Amid the upheaval caused by the coronavirus, it is reassuring to know that spring is on track here in New England.
Manomet Fisheries staff conducted a survey (which doubled as both forest bathing and a sanity walk) of nearby coastal waters this week and we can report that the spring phytoplankton bloom is well underway! As they do every year, single-celled algae, known as phytoplankton, are flourishing in response to increased sunlight and a replenished nutrient supply; the water is visibly greener [photo]. We are looking forward to the return of the river herring in May; a new grant will allow us to continue our work with community-driven restoration projects. Similarly, our quahog aquaculture experiments, currently overwintering on four oyster farms in midcoast Maine, will soon be growing, feeding on renewed stocks of phytoplankton. Plans for this project include tracking rates of survival and growth and researching markets.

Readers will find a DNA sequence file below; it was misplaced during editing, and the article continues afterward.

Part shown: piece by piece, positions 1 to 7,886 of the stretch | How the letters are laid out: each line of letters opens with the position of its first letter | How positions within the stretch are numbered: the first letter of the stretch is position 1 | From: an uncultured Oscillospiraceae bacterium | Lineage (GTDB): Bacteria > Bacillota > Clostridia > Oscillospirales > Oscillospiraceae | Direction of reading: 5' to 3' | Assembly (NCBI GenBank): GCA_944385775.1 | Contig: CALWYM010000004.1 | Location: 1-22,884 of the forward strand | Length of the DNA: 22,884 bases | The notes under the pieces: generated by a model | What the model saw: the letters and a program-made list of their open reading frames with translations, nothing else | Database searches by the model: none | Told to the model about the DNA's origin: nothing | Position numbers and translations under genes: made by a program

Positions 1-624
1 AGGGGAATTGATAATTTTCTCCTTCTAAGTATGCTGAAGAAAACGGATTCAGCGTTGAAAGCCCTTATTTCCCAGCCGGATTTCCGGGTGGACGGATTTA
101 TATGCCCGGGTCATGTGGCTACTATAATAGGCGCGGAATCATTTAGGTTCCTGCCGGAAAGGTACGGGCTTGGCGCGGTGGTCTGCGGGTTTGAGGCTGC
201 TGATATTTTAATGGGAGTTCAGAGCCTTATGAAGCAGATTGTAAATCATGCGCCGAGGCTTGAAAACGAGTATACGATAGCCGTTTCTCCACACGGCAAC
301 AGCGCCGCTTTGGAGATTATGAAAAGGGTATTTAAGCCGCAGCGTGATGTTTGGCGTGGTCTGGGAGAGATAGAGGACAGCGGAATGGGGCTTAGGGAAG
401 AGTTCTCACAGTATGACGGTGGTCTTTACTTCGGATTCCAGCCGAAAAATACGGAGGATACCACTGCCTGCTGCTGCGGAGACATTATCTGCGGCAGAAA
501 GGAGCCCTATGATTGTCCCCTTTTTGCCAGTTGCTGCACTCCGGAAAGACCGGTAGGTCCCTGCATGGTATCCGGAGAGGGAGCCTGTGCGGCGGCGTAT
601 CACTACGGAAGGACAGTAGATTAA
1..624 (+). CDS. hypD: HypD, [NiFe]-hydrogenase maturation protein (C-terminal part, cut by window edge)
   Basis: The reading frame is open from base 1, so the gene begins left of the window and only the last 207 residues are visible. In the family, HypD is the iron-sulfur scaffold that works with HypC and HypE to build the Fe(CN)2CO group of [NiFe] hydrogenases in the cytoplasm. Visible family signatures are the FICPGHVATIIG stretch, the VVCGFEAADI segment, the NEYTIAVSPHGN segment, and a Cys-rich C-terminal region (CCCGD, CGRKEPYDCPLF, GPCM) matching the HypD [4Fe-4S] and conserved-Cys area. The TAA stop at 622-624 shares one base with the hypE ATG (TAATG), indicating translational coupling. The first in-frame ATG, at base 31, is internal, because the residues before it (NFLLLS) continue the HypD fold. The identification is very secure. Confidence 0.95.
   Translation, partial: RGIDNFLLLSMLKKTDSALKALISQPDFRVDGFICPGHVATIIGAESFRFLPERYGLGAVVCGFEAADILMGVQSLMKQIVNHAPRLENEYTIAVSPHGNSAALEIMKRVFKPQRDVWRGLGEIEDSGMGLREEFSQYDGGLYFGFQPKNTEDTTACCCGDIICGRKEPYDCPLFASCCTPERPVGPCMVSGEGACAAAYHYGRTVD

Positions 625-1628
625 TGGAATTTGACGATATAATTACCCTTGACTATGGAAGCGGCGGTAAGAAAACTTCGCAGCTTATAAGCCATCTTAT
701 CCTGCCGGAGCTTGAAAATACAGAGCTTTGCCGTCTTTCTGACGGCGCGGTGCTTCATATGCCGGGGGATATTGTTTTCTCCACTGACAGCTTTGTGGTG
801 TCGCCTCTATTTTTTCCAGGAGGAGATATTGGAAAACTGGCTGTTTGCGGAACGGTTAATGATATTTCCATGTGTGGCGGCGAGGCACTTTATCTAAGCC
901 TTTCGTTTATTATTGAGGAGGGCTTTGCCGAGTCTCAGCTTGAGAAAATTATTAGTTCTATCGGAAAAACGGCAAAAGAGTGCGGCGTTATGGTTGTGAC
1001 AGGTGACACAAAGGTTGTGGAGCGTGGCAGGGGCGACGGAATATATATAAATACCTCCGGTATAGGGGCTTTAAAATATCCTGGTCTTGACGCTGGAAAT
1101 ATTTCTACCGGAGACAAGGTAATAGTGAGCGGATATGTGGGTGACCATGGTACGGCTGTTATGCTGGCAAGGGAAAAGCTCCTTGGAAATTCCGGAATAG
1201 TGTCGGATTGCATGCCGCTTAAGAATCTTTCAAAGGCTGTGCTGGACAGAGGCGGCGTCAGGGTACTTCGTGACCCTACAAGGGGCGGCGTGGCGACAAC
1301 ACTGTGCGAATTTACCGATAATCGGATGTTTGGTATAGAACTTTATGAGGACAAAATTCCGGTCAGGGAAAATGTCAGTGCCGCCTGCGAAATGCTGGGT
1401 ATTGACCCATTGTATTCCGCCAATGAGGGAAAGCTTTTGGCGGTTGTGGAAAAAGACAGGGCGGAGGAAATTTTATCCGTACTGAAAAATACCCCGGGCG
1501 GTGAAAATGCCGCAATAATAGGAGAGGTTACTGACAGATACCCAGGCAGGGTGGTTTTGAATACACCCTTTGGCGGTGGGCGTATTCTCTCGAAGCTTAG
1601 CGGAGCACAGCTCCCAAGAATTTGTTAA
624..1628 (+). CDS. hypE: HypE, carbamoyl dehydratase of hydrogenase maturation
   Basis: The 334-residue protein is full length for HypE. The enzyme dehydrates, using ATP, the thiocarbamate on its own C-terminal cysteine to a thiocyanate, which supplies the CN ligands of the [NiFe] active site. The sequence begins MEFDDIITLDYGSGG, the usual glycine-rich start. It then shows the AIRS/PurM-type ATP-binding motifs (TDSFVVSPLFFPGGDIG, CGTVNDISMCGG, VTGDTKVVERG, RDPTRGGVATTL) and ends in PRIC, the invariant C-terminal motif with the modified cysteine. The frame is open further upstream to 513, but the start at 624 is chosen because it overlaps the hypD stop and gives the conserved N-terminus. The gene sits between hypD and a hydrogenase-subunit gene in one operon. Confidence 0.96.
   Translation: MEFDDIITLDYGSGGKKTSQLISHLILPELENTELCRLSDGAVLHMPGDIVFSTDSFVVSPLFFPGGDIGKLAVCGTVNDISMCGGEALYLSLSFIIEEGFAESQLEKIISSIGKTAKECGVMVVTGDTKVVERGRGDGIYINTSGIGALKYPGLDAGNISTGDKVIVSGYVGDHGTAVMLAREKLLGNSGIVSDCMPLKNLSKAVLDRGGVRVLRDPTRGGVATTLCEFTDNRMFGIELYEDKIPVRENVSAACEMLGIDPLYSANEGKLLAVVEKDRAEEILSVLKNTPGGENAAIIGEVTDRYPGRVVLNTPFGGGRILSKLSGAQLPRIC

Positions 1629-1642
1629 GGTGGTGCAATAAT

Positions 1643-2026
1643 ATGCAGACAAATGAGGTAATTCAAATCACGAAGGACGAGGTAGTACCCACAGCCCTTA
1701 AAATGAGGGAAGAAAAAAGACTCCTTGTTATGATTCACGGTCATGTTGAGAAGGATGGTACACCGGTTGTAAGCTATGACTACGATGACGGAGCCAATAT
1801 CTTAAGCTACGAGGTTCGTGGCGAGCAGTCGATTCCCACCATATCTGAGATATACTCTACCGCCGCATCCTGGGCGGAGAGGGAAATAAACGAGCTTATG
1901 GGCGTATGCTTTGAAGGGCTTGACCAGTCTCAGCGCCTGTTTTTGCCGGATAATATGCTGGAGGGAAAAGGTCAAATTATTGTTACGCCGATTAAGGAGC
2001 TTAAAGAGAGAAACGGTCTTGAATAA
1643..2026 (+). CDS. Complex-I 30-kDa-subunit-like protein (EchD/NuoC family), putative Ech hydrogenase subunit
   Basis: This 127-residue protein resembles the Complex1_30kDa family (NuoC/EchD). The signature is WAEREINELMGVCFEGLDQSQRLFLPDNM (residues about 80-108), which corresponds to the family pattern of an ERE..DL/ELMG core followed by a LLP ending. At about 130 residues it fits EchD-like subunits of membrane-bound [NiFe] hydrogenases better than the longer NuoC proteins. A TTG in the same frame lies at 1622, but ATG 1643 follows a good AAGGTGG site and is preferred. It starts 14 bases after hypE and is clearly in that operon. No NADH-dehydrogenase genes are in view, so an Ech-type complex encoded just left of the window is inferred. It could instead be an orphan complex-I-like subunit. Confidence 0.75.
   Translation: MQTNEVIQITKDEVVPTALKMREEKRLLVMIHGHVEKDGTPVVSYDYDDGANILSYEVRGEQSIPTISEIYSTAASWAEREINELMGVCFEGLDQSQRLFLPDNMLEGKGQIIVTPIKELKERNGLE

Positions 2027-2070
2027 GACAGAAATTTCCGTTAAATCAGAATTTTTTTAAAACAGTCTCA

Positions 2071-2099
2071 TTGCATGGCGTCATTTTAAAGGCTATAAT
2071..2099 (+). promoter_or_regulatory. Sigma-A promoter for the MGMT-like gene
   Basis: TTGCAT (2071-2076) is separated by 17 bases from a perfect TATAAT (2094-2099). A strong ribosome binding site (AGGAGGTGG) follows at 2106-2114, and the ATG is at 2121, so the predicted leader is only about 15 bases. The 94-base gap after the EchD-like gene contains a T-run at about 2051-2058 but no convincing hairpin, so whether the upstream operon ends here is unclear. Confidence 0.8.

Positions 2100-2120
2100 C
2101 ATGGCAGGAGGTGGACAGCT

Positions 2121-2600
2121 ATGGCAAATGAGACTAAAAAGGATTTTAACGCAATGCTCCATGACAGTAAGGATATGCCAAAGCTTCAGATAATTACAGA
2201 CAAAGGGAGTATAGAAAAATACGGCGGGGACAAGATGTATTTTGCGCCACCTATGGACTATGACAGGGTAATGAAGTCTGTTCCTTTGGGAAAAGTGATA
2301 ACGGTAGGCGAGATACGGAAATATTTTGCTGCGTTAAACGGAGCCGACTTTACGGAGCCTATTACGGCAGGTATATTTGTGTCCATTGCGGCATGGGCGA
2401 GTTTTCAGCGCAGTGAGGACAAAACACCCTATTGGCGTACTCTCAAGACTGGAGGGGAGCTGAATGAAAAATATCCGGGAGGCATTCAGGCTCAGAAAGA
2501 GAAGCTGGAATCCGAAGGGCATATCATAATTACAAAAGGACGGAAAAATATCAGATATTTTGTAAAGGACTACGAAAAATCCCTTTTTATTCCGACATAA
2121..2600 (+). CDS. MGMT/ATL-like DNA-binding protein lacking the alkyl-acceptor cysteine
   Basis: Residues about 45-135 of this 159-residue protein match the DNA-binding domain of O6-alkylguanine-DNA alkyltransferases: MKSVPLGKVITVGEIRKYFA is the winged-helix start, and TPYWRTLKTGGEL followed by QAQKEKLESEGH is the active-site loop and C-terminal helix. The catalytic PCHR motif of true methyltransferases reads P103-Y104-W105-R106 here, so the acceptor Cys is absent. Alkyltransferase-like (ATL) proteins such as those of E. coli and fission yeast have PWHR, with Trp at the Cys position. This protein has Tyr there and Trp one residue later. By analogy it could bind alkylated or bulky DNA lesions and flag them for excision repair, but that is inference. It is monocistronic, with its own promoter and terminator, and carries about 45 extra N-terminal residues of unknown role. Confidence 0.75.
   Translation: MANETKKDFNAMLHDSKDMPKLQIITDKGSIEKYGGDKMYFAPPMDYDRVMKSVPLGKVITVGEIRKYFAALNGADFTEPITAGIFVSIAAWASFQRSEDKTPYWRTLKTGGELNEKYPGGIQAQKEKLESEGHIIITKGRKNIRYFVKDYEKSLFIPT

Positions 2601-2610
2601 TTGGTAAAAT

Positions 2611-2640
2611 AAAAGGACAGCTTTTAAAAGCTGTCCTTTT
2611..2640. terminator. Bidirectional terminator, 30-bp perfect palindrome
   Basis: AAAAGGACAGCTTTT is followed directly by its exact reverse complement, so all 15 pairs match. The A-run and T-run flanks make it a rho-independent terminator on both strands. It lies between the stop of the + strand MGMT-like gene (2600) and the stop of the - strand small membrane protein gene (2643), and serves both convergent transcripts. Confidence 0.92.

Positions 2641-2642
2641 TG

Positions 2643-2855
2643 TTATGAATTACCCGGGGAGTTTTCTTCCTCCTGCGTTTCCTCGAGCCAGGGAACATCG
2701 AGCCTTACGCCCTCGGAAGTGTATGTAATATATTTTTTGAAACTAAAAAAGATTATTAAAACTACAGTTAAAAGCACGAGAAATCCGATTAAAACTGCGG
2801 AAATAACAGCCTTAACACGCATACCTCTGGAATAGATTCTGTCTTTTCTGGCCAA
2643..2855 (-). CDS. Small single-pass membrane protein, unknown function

But our work also includes the human side of the socio-ecological dynamic we call fisheries and there the story is not so bright. With the adoption of vitally important social and physical distancing, restaurants and other seafood outlets are closing with the result that the bottom has dropped out of the market for New England’s fisheries products. But there is something you can do! Fishermen, seafood wholesalers, retail and online seafood shops, seafood restaurants, and Community Supported Fisheries (like CSAs but for fish) are getting creative in finding ways for you to get the seafood you crave—and support fishermen and fishing communities in the process.
Below we are highlighting the efforts of how two Manomet partners, Red’s Best and Luke’s Lobster, have responded so that they can continue supporting local fishermen and their communities. We also strongly encourage you to research options in your area. For example, in Maine, The University of Maine Cooperative Extension has compiled a website featuring alternative ways customers can obtain food products, including fish and seafood, to accommodate for social distancing in light of the COVID-19 outbreak.